What is the rate at which hard drives fail?
The “bathtub curve,” which shows how likely a product is to break down over its lifetime, can be used to show how often drives fail. The curve has three main parts: an early time when failure rates are high (infant mortality), a time when failure rates are low (useful life), and a time when failure rates are going up (wear-out). It can be used, generally, to show the lifespan of a hard drive.
The infant mortality period is the time when a product is most likely to fail because of problems with how it was made or other problems that happen early on in its life. The useful life period is the amount of time that a product works well and is less likely to break. The wear-out period is when a product is most likely to break down because of normal use.
When it comes to hard drives, the rate of failure can vary a lot depending on the brand, model, and how the drive is used. Some hard drives may have a higher chance of failing early on because of problems with the way they were made, while others may have a lower chance of failing early on but a higher chance of failing later on because of wear and tear.
Why hard drives die
There are many things that can cause a hard drive to stop working. Some of the most frequent reasons are:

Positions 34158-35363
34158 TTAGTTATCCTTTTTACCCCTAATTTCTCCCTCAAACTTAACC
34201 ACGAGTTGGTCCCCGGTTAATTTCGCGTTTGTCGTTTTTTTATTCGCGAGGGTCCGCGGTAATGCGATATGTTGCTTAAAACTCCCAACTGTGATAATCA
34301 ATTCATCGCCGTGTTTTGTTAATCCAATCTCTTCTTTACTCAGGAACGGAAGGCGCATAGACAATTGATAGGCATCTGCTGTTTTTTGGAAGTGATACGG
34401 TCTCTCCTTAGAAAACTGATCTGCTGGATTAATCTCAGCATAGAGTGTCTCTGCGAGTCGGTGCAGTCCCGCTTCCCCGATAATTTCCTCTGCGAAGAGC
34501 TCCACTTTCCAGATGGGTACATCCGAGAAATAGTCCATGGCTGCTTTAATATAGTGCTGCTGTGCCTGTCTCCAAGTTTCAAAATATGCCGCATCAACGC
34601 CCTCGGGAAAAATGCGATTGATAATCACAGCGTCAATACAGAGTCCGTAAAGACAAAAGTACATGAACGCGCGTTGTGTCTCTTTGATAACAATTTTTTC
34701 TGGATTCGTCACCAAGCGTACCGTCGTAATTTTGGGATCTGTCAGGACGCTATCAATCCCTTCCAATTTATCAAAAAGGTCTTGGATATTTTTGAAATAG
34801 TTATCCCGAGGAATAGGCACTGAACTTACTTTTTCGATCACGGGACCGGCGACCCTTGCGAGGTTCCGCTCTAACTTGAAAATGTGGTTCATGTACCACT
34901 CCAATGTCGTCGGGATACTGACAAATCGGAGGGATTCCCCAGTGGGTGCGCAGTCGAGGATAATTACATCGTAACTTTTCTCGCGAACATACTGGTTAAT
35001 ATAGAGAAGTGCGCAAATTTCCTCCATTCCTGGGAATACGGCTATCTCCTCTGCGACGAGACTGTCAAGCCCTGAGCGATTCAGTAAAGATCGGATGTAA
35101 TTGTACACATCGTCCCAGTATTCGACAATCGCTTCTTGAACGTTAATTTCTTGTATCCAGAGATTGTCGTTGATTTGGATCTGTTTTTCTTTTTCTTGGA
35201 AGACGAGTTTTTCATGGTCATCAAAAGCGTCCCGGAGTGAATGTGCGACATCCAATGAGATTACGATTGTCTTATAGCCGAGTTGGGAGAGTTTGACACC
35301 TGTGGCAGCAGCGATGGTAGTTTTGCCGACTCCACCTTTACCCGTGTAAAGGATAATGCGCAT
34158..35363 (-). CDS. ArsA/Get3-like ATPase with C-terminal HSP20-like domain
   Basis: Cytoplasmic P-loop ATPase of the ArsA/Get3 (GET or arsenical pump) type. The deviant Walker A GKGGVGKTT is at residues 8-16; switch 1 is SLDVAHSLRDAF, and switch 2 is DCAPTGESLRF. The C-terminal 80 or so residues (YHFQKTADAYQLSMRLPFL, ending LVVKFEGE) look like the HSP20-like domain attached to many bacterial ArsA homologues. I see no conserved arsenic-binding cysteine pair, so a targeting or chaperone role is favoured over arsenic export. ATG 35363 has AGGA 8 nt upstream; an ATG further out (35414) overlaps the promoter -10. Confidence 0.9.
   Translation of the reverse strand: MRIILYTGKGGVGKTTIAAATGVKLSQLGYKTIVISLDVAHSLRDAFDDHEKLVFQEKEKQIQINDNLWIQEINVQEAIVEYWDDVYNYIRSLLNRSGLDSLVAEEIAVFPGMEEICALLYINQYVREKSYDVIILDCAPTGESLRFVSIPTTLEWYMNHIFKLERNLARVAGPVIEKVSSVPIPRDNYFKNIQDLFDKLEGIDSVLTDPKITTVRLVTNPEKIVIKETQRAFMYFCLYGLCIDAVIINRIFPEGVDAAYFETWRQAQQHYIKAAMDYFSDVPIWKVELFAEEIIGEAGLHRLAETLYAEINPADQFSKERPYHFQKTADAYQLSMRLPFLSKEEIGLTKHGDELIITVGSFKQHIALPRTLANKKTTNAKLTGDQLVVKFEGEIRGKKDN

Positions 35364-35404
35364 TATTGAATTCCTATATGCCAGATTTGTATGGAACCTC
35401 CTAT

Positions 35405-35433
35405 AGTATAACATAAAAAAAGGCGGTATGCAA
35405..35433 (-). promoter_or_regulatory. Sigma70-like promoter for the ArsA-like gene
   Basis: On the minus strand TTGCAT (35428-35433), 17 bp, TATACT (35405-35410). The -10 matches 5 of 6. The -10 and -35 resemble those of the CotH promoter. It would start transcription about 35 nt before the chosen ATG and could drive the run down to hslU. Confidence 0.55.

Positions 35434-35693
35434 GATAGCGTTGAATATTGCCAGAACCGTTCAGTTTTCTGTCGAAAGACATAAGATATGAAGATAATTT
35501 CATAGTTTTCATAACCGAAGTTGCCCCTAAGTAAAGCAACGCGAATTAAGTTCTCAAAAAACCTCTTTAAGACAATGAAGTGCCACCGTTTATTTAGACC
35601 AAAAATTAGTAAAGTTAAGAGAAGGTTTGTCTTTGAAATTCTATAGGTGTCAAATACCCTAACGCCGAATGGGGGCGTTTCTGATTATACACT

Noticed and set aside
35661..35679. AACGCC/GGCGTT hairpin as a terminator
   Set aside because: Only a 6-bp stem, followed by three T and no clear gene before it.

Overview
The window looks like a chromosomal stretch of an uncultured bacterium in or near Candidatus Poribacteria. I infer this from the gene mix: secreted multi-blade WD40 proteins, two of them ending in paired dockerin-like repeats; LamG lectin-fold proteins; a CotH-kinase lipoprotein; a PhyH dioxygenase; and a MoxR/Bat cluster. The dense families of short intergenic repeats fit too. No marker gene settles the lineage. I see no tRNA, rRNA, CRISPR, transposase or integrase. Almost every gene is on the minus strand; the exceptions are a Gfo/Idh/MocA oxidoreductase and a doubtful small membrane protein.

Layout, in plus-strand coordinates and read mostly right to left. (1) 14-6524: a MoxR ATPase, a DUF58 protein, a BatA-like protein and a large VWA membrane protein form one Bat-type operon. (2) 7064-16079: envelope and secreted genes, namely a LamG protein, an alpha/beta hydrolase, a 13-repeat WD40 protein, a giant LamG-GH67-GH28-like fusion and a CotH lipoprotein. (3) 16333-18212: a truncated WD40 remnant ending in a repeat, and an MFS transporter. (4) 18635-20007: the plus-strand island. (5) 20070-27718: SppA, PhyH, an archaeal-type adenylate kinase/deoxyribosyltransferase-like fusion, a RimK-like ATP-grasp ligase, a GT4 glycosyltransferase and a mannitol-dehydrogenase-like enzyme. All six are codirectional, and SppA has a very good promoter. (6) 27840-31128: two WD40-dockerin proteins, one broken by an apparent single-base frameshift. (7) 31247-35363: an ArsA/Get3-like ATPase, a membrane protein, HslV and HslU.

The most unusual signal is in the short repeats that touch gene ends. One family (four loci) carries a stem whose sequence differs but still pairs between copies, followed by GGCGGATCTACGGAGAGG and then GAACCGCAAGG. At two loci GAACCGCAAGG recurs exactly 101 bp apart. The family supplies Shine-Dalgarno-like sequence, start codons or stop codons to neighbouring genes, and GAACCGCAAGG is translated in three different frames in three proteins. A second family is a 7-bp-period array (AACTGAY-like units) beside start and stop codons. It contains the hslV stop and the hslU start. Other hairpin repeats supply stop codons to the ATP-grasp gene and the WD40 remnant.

- Wear and tear: Hard drives have moving parts that can wear out and stop working over time. This is especially true for drives that are used a lot, since the constant movement of the read/write heads and spinning of the disks can cause wear and tear.
- Heat: Heat is one of the worst things for hard drives. If a HDD gets too hot, it can damage or break the parts inside. This is why it’s important to keep your hard drive in a cool, dry place and not let it get too hot or too cold.
- Power surges, over-voltage, sudden power loss: Power surges and other problems with electricity can make a hard drive stop working. If a power surge happens while the drive is in use, it could damage the parts or make the drive stop working altogether.
- Physical damage: Physical damage, like drops or bumps, can hurt hard drives. If you drop a drive or hit it with something else, it can get broken and stop working.
How long can a hard drive keep working? The Lifespan of a hard drive
The length of time a hard drive lasts depends on a number of things, such as the brand, model, and how it is used. Some hard drives can work well for many years, while others can break down in just a few months or even weeks.
Backblaze, a company that makes cloud storage, did a study that has gotten a lot of attention in the tech industry. Since 2013, Backblaze has been keeping track of how often hard drives fail and has put out an annual report on the topic. Based on the data they have, the failure rate of HDDs after four years is 1.83% and SSDs fail slightly less at 1.05%.